The Maypole — More Than a Symbol of Prosperity

Email Print
FacebookTwitterShare

Many, many years ago when I was a seven-year old German girl, with pig-tails dressed in a homemade dirndl (traditional dress), I enjoyed going to the spring festivals in May.  Taking a break from running around and gliding down make-shift slides made out of folding tables, I would retreat to a shady spot with my bratwurst and my lemonade to admire the Maypole in our town.

A Maypole is the pride of every town and village in Bavaria and is erected on April 30th. Its tradition dates back to the 16th or 17th century and became quite popular again in the 18th century.  It symbolizes the independence, wealth, and strength of a town. It has always been the job of the men of the town to find, protect, erect, and decorate the Maypole.

The original meaning of the Maypole dates back to the spring fertility festivals of India and Egypt. The Maypole was decorated with flowers and streamers. The streamers were held by dancers who circled the pole, weaving a pattern as they passed each other during the dance. The pole represents the masculine principle of nature whereas the wreath represents the feminine principle.

Bavarian Maypoles can range from 20 to 30 meters high. The taller the better. The pole must be straight and, in most southern regions, is peeled of its bark. In some towns it will be painted with the Bavarian colors of blue and white.  The top of the tree still has the crown that, according to ancient Germanic thinking, kept the strength in the tree (fertility strength).

The poles can also be decorated with the crests of the various craftsmen’s guilds in each town. Beautifully carved and painted ornaments can be found below the wreath.

Since I was a girl, I really did not get to experience the whole Maypole tradition. It has always been a man’s kind of thing. The only times I ended up under the Maypole were with my boyfriends during one of the summer fests. We were dancing! And, once I was kissed under the Maypole. So, I do have some treasured memories.

It’s the young men of the town that have to watch the tree for several days after it has been cut to keep it from getting stolen by neighboring towns. Each town tries to steal another town’s Maypole. The young men have to sit and guard the pole prior to its festive raising ceremony.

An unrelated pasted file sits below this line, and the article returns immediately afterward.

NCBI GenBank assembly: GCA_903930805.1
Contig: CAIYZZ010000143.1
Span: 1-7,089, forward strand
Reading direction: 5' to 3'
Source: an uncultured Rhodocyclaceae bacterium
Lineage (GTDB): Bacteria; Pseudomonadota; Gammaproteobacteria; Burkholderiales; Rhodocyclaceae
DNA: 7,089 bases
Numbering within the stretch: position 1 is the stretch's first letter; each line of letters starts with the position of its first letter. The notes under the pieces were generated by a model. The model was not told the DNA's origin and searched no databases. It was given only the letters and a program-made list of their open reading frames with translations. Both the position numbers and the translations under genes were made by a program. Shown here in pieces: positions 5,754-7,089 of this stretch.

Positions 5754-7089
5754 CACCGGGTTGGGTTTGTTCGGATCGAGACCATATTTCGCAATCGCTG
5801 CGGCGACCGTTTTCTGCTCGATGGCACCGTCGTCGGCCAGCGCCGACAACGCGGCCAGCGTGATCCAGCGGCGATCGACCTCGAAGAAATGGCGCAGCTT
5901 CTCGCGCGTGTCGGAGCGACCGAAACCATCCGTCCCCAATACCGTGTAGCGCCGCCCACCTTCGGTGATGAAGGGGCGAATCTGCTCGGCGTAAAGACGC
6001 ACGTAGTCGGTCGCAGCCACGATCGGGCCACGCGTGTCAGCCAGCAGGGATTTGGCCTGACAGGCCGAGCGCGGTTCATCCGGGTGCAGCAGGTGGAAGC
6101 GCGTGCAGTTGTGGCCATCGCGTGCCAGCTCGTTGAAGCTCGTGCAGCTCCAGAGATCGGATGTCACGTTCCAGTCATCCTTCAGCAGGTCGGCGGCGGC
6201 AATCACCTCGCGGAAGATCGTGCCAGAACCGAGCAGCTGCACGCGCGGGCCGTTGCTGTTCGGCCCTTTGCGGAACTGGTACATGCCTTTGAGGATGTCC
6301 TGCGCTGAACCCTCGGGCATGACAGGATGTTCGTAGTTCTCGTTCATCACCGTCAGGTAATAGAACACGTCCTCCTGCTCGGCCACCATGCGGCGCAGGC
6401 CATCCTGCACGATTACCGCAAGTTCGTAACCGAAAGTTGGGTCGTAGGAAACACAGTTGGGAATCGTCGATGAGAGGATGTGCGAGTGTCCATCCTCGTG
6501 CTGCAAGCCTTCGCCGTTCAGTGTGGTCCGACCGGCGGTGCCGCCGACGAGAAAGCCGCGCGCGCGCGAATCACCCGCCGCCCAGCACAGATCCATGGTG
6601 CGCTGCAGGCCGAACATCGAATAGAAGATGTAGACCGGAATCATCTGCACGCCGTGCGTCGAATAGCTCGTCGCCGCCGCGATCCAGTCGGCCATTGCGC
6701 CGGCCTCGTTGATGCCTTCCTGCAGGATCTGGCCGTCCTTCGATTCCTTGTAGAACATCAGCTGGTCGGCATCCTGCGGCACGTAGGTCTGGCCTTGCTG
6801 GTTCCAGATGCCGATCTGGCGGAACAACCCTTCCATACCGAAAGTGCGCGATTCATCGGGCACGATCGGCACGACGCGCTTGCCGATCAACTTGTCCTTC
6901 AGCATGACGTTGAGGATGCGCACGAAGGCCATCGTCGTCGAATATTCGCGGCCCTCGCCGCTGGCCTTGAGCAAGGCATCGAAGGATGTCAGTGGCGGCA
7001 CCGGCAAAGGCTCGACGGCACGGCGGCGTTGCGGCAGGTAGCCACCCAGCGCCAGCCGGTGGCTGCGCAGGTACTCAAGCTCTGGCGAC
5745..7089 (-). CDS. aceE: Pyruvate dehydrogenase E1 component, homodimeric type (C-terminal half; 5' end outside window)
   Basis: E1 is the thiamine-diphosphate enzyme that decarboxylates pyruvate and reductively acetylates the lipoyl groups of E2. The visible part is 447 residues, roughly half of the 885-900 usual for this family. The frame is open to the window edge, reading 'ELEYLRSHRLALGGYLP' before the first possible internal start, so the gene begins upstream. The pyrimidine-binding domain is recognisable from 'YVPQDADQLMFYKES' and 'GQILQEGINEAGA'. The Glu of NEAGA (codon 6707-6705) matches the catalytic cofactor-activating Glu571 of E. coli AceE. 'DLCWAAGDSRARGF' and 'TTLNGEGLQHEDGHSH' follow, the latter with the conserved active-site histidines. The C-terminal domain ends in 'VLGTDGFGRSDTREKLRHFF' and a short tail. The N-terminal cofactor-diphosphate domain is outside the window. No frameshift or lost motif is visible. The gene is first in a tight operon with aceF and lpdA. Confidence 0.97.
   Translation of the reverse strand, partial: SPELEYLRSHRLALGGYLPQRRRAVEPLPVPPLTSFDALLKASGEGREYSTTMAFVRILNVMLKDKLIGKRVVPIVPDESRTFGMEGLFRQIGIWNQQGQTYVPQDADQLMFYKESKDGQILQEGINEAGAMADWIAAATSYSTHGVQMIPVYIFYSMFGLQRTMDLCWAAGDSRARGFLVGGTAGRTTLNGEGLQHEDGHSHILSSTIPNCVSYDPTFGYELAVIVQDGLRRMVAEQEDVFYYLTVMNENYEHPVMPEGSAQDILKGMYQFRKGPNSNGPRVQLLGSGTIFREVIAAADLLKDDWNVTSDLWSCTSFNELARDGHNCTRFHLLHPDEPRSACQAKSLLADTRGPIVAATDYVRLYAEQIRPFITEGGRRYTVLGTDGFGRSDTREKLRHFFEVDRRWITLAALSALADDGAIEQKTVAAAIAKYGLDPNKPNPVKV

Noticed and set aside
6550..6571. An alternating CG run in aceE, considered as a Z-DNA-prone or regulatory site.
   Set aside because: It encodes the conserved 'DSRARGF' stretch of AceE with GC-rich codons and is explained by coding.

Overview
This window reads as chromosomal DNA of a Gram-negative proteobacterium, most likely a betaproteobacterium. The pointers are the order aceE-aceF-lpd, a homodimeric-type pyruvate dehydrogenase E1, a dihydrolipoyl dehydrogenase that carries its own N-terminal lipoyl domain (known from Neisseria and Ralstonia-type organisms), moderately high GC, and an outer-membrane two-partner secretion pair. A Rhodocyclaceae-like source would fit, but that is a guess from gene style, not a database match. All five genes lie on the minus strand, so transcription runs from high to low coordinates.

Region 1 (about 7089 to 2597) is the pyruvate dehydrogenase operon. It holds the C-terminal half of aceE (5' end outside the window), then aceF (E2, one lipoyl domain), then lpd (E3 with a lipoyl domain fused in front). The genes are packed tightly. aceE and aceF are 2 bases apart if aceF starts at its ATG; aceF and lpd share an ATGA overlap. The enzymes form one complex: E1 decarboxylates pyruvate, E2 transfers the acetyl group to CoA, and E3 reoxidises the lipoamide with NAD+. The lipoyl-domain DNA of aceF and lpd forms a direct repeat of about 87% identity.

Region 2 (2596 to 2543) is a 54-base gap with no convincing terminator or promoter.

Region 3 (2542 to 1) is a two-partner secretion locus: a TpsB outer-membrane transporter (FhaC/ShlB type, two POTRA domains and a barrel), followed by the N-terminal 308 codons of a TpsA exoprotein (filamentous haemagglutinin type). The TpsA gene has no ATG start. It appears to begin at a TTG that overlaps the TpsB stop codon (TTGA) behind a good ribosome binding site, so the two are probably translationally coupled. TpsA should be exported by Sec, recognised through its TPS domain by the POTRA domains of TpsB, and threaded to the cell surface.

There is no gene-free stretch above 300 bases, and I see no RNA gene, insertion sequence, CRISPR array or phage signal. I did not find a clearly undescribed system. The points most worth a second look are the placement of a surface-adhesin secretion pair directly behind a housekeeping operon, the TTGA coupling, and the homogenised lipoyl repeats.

This April I had one of my weekly telephone calls with my Dad. We talked about the Maypole and he informed me that a 20-meter Maypole was stolen from the highest mountain of Germany (Zugspitze). What? How on earth did they get a tree off a mountain that is 2,962 meters high and covered in snow? Apparently by helicopter. How clever! And expensive. The men have a lot invested in the successful theft of a Maypole.

If a pole is stolen by men of another town, the boys/men must find it and negotiate with the thieves to have it returned. If a tree is not reclaimed by their owners, it will be erected next to the town’s Maypole with some very hilarious sayings about the town’s unwillingness to get their Maypole back.

Negotiation must always include beer and food — given as an exchange — to seal the deal brought on by reconciliation.  The Zugspitze thieves also received their customary feast. Although their request for season tickets on the train up to the mountain was denied.

Someone tried to establish a set of "Golden Rules" for stealing and negotiating the return of the pole. Here are some. Poles must be stolen as a covert operation. The cleverer the undertaking, the better. It would be considered a crime to damage the pole in any way. If the thieves are caught hauling off the pole within the town limits, their booty must be returned without a struggle.

Raised poles can no longer be stolen. Only the tree and not the crests, wreath, or ribbons can be stolen. After reconciliation and exchange, peace must be honored. As strange as it may sound, this code of conduct is honored in most areas with little variations. Men I know in my hometown have grown up with guarding the Maypole. It sounds almost like a fraternity initiation. It is, after all, a testing of their manly courage to defend the honor of their town.

I remember that once another village sawed off our Maypole during the night. There have been rivalries between clubs, and even amongst the younger men, in the various towns, especially if the men dated girls of our town or vice versa. It was mostly the youth soccer clubs or bachelor clubs that spawned some of the rivalries. No war broke out! It was a crime and may have brought dishonor to their town. The guys made up with each other on their terms — making someone pay with a party somewhere, possibly down by the river with camp fire and tents.

Agricultural societies, such as the one I grew up in, still maintain some rituals of ancient cultures. They rely on the fertility of their crops and livestock.

According to our ancestors, a Maypole not only represents fertility but strength. In the 21st century fertility and strength are still a very important trait in a man. Fertility is a sign of prosperity that will strengthen and stabilize family and community life. A modern symbol of prosperity in America is the commercial district of a city erected with skyscrapers that are quite intimidating to a more modest culture.